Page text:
Lack of policy support is now the key barrier to the wider uptake of community energy schemes, a leading ethical investor has warned.
Colin Baines, investment engagement manager at the Friends Provident Foundation, told the launch last week of the Green Alliance’s new report, Community Energy 2.0, that there is appetite for community energy projects among ethical investors.
But policy support for the sector is the “missing bit of the equation”, he said: “While economics and technology are so favourable to community energy, policy isn’t. Unfortunately, public policy is becoming quite an insurmountable barrier. It’s the piece of the jigsaw that is creating the problem.
“There have been very few genuine investment opportunities over the last couple of years. That needs to change and unfortunately it is the policy environment that is holding it back.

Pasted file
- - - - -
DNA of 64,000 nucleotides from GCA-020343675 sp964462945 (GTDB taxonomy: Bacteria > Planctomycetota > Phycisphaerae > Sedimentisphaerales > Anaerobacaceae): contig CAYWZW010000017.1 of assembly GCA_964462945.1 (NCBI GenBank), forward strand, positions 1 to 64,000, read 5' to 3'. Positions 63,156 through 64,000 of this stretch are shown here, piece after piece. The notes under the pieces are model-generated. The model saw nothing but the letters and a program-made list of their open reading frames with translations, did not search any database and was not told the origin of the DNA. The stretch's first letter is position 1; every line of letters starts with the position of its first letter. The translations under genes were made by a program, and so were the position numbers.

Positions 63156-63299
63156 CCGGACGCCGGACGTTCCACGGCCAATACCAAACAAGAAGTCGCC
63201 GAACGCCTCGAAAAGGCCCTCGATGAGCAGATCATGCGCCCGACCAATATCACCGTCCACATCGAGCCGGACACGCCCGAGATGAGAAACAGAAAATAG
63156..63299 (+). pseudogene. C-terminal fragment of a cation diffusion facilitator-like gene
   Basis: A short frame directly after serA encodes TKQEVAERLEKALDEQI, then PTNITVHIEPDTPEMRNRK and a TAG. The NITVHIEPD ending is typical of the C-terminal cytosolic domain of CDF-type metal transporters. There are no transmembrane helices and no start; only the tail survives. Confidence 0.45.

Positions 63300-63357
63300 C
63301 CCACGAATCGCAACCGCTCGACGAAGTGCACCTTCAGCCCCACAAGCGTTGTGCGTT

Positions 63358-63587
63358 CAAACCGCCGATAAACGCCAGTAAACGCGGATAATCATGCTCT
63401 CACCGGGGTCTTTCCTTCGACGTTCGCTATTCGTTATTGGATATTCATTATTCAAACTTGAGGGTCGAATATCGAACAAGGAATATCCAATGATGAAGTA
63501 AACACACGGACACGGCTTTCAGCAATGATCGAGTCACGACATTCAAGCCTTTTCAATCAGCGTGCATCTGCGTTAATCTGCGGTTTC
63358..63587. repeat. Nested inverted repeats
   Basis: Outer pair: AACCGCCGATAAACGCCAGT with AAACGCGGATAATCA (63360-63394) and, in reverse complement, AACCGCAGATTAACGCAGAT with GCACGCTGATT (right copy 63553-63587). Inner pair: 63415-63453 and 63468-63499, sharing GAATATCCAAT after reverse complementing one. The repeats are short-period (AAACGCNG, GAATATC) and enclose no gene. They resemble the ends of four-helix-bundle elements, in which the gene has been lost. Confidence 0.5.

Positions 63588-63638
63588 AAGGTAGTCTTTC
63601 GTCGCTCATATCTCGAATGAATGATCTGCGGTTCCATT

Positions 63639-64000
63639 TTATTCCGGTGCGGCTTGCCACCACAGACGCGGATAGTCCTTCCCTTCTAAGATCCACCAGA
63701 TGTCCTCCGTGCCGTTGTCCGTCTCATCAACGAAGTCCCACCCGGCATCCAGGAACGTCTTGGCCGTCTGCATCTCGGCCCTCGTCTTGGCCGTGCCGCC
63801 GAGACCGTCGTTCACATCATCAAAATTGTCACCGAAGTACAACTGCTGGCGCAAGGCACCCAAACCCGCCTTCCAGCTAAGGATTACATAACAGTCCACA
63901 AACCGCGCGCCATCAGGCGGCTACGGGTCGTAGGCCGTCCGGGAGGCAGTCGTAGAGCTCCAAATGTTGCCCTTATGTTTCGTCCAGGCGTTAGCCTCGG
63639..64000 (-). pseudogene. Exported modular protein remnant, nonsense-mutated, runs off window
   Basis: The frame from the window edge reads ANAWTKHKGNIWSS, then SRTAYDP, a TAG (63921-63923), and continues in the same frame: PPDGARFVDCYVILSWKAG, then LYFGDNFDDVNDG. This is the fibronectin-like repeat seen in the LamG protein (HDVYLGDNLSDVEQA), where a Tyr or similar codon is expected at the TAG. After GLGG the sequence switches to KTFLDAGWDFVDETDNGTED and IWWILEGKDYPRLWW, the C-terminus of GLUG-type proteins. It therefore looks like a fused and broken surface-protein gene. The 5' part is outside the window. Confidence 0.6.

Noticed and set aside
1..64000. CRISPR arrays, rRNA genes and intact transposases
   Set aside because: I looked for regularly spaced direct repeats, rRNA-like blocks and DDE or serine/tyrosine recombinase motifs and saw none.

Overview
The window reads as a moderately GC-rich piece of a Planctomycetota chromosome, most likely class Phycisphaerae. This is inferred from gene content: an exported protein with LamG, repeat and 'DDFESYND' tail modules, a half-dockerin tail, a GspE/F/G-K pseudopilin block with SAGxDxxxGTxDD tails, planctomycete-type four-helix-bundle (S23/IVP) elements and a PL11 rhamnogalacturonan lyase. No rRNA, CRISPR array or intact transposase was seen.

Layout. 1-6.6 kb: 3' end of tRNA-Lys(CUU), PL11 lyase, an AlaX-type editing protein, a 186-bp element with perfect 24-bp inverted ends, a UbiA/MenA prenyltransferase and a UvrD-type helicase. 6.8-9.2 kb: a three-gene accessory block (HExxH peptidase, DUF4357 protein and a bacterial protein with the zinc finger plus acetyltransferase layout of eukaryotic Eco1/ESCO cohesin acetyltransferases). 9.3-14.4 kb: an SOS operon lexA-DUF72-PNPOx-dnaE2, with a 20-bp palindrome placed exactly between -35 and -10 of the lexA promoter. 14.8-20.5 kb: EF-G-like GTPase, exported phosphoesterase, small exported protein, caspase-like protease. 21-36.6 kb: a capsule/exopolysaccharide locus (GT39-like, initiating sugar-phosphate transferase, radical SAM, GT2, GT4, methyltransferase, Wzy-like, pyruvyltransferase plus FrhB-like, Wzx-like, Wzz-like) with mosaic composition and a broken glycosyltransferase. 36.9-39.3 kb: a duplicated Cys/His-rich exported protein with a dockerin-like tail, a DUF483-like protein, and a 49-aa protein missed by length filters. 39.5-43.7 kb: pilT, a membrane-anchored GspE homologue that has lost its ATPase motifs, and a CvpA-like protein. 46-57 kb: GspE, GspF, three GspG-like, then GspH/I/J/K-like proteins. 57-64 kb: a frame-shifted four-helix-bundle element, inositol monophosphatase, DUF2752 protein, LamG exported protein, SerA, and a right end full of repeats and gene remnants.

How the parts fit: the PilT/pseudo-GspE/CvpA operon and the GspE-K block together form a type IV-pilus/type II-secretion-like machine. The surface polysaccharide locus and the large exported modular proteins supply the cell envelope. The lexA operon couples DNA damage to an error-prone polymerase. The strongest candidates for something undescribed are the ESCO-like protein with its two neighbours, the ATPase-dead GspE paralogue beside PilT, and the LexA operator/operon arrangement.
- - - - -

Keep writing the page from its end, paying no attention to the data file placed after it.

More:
“Community energy is the kind of high impact investment that these funds are looking for but unfortunately the pipeline isn’t there and until the policy environment is in a better shape those sort of investment opportunities aren’t going to be coming through. We need to get over this short term barrier of policy.”
Baines, who was a co-founder of the Community Energy Coalition, said that without a more supportive policy framework, the grassroots- led energy projects would remain reliant on affluent individual angel investors.
Other factors stacking the odds against community energy are the influence that the big incumbent energy companies enjoy within government and Whitehall’s tendency to favour large scale projects as opposed to the smaller scale initiatives that grassroots groups can bring forward.
But Baines said that community energy has a potentially “vital” role to play in helping to deliver a fair energy transition for those poorer individuals who could be left behind on an increasingly expensive and under-used grid.
Agamemnon Otero, co-founder and chief executive of Repowering London, called for greater aggregation of community energy projects.
He said that due diligence on each project is around £100,000, meaning that they have to be worth at least £10 million to become meaningful investment propositions.